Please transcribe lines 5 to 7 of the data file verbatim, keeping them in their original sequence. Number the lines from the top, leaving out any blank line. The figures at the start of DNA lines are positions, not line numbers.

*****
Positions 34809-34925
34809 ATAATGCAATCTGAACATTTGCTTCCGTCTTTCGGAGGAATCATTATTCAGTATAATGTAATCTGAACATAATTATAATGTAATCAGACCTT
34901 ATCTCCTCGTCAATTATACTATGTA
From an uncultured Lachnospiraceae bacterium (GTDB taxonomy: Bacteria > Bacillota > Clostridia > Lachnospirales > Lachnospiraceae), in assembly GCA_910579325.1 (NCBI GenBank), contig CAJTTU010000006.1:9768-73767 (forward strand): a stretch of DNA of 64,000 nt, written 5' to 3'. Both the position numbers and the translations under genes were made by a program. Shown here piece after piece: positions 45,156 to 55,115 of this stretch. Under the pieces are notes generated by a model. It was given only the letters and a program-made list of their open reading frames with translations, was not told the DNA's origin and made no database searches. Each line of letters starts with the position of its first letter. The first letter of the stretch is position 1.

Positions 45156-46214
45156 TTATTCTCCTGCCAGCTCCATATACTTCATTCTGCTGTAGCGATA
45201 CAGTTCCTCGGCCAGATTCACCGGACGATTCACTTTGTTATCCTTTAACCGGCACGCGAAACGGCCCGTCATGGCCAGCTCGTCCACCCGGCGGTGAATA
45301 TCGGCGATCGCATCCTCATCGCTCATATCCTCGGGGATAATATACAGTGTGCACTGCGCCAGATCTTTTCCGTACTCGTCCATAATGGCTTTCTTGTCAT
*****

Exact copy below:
Positions 45156-46214
45156 TTATTCTCCTGCCAGCTCCATATACTTCATTCTGCTGTAGCGATA
45201 CAGTTCCTCGGCCAGATTCACCGGACGATTCACTTTGTTATCCTTTAACCGGCACGCGAAACGGCCCGTCATGGCCAGCTCGTCCACCCGGCGGTGAATA